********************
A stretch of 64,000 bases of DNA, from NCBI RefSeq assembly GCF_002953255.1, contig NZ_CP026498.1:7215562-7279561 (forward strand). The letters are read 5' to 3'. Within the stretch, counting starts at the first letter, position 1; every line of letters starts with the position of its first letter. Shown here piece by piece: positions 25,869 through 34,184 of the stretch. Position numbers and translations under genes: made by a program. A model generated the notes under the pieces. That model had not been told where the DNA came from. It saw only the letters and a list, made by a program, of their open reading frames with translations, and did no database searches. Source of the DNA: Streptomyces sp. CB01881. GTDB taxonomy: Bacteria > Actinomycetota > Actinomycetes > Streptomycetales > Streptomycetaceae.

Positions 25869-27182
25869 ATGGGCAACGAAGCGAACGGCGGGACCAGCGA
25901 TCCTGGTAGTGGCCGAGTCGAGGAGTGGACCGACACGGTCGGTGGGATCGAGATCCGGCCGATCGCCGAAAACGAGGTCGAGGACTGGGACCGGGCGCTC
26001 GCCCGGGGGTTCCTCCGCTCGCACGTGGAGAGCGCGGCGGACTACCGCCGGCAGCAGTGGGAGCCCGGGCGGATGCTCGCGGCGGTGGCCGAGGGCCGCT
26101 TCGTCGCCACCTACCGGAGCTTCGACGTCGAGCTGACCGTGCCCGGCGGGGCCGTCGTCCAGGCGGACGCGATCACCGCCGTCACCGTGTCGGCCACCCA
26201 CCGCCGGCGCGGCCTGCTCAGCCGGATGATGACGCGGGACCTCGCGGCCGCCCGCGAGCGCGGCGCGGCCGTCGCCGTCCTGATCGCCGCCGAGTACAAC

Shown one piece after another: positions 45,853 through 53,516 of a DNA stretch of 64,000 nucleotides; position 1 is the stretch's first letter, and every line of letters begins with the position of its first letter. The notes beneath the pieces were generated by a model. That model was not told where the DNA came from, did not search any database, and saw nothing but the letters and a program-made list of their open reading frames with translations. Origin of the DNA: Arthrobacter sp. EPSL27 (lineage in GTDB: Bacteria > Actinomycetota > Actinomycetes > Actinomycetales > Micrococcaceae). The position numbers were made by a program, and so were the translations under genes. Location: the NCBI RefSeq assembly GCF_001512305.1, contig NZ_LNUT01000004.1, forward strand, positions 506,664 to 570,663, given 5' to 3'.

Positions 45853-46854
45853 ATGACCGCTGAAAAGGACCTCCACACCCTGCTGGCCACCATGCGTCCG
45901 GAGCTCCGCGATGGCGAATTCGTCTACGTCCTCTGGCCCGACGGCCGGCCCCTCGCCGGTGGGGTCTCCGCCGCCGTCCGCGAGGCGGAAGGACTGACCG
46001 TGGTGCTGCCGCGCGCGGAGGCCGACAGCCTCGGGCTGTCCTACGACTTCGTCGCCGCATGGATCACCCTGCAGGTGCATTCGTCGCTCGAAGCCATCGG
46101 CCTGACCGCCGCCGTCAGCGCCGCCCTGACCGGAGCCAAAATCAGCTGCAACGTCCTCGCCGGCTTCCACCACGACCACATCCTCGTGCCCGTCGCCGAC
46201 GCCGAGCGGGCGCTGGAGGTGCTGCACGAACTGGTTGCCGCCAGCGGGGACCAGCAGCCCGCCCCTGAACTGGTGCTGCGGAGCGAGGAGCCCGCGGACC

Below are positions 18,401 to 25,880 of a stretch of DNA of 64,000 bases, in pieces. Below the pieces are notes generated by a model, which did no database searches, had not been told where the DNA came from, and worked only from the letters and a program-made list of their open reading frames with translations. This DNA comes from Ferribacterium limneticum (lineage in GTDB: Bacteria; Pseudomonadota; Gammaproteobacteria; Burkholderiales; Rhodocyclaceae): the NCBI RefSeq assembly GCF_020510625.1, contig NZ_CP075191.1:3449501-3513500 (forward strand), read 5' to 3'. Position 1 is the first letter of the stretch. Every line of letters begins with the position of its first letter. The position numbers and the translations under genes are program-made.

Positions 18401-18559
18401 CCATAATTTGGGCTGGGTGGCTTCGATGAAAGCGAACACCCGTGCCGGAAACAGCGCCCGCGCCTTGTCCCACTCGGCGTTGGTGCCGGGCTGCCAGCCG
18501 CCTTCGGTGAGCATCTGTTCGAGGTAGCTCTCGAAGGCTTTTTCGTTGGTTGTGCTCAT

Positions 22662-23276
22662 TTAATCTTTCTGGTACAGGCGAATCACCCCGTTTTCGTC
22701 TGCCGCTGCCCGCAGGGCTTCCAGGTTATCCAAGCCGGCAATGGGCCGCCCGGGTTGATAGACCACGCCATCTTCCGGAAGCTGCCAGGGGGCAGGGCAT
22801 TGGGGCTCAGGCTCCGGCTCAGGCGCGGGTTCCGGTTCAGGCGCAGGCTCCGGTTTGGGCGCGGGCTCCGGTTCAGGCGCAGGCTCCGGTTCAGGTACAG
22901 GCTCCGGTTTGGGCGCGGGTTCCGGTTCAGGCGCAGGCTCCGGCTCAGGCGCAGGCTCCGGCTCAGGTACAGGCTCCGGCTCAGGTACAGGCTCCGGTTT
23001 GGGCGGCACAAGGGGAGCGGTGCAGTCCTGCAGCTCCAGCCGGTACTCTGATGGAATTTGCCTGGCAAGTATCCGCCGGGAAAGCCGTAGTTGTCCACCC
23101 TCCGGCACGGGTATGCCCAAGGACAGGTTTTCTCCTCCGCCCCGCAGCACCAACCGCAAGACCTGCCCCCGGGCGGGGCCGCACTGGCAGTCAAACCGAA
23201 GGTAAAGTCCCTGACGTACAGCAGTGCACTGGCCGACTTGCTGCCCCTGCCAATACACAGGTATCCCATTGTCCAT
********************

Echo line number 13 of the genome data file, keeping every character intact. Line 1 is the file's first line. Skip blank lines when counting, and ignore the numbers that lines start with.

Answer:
46101 CCTGACCGCCGCCGTCAGCGCCGCCCTGACCGGAGCCAAAATCAGCTGCAACGTCCTCGCCGGCTTCCACCACGACCACATCCTCGTGCCCGTCGCCGAC